So: Here’s to those fathers everywhere who love their families truly without pretense or duplicity. And here’s to the millions of us who never had the comfort and love of a real father, but somehow managed to not only survive, but to be true to ourselves and accomplish much anyway, and here’s to the army of single mothers who have the strength of two people! A Toast! A heart balloon!
Father or not, we all know the difference between moments of grinding loneliness and the enjoyment of being alone which can be nurturing, nourishing, creative, and comforting! I choose to be alone today, a privilege really and a delight. (Already a pair of stellar jays are knocking on my roof and enjoying the lofty branches of the cedar trees that fill my window as I write, and a pair of young juncos have a nest in my roof gutter raising a glorious ruckus.) Hopkins is so right, The Ultimate Creator, the Big Unknown Father of All must be praised! Today of all days, and every day– Enjoy your blessings and yourself!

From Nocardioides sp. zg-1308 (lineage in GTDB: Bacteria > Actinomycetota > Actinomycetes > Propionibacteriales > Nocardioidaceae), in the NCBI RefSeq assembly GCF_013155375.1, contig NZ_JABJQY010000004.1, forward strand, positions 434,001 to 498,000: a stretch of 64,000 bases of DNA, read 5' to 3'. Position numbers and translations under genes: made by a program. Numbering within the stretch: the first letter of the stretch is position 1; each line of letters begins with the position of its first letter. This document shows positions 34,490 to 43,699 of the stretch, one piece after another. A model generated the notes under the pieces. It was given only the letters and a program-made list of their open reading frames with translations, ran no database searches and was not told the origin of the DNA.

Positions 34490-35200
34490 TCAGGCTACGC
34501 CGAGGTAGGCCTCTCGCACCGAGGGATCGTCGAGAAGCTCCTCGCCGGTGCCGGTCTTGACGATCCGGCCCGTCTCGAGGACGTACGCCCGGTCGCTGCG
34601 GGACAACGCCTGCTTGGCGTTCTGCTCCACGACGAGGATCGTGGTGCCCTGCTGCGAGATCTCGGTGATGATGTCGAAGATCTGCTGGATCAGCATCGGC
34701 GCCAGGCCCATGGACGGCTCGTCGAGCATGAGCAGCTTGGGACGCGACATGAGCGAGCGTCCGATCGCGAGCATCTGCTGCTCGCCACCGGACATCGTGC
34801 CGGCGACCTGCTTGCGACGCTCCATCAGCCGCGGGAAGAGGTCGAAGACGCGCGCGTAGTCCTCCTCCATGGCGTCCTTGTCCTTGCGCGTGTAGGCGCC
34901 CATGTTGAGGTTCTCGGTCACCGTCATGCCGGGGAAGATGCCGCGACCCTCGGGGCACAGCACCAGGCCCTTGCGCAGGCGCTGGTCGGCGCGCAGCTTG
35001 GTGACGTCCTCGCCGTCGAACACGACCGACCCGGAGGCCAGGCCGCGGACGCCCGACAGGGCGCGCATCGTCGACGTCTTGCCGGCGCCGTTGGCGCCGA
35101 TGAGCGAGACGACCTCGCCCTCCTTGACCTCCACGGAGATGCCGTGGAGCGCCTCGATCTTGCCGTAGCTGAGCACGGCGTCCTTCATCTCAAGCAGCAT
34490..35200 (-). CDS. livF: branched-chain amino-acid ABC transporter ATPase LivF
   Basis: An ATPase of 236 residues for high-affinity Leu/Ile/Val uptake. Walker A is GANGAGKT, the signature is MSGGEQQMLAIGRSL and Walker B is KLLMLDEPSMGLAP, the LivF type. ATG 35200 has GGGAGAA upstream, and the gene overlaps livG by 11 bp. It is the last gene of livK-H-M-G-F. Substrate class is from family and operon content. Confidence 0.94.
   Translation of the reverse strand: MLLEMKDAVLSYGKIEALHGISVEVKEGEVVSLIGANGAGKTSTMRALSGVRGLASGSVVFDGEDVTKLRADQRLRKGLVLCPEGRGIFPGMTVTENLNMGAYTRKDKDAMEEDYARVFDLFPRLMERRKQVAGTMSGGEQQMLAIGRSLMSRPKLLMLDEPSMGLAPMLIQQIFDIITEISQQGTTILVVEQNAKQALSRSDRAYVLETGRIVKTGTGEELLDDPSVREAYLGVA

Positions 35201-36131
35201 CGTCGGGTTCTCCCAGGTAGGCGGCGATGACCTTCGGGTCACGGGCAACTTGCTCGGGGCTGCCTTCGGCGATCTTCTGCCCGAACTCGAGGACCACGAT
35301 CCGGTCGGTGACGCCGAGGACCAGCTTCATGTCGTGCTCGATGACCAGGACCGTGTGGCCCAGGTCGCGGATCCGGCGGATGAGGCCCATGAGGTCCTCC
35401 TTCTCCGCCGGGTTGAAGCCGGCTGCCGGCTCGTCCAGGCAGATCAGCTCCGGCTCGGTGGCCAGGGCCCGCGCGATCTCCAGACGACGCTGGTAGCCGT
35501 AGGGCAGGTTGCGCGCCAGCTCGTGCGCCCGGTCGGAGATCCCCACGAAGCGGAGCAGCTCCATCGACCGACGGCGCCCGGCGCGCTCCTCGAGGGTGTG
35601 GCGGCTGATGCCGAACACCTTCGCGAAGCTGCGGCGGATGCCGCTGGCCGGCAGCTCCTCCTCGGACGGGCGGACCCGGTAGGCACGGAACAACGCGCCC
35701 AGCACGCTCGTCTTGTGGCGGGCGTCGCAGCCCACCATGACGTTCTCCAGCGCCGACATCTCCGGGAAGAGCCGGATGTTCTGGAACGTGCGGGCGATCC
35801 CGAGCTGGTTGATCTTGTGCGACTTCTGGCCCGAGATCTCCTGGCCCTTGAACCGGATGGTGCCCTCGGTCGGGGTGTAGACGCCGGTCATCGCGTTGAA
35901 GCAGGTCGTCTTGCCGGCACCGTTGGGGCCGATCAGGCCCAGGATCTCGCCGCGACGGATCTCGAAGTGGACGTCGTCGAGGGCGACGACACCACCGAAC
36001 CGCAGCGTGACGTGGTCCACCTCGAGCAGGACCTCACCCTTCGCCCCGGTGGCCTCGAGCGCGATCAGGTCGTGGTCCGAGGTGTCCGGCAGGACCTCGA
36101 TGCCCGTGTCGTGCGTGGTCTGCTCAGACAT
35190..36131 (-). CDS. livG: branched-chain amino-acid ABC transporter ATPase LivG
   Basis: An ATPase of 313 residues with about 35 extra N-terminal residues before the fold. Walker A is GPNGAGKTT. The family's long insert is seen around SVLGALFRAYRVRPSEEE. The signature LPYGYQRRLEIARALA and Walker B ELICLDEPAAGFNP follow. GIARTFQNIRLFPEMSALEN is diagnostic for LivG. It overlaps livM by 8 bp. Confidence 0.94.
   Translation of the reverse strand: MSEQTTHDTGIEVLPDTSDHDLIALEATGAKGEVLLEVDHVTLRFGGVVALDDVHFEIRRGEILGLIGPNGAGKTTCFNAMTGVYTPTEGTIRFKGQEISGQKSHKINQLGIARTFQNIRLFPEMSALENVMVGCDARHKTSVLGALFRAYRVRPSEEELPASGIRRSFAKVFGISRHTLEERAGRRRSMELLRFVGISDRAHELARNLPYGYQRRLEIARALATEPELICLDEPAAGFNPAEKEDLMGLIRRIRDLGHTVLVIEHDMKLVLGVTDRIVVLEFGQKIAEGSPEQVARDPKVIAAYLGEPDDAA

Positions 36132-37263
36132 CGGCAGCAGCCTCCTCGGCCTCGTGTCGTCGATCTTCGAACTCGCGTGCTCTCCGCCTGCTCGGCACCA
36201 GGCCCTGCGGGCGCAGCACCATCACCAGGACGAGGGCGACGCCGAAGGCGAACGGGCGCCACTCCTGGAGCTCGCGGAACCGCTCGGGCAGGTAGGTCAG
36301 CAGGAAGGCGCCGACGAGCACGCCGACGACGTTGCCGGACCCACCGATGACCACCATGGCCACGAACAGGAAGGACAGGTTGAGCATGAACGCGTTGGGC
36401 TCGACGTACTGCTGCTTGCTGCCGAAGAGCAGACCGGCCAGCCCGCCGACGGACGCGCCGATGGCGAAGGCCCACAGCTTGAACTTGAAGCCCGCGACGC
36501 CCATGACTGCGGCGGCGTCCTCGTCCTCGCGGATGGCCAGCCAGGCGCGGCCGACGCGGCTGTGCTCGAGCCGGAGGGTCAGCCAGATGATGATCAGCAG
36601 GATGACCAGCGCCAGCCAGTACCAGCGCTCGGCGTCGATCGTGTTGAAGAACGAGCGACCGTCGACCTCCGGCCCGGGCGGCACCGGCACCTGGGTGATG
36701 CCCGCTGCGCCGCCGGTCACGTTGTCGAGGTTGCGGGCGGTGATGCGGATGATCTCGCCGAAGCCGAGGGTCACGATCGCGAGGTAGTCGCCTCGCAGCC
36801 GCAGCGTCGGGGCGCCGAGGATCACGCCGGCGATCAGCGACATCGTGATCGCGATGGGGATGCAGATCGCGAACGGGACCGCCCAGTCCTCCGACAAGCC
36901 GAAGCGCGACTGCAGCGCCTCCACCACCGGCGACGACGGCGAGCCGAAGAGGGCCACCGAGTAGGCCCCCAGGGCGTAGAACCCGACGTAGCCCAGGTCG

“Pied Beauty” (1877)
by Gerard Manley Hopkins
Glory be to God for dappled things—
For skies of couple-colour as a brinded cow;
For rose-moles all in stipple upon trout that swim;
Fresh-firecoal chestnut-falls; finches’ wings;
Landscape plotted and pieced—fold, fallow, and plough;
And áll trádes, their gear and tackle and trim.
All things counter, original, spare, strange;
Whatever is fickle, freckled (who knows how?)
With swift, slow; sweet, sour; adazzle, dim;
He fathers-forth whose beauty is past change: Praise Him.
a stellar jay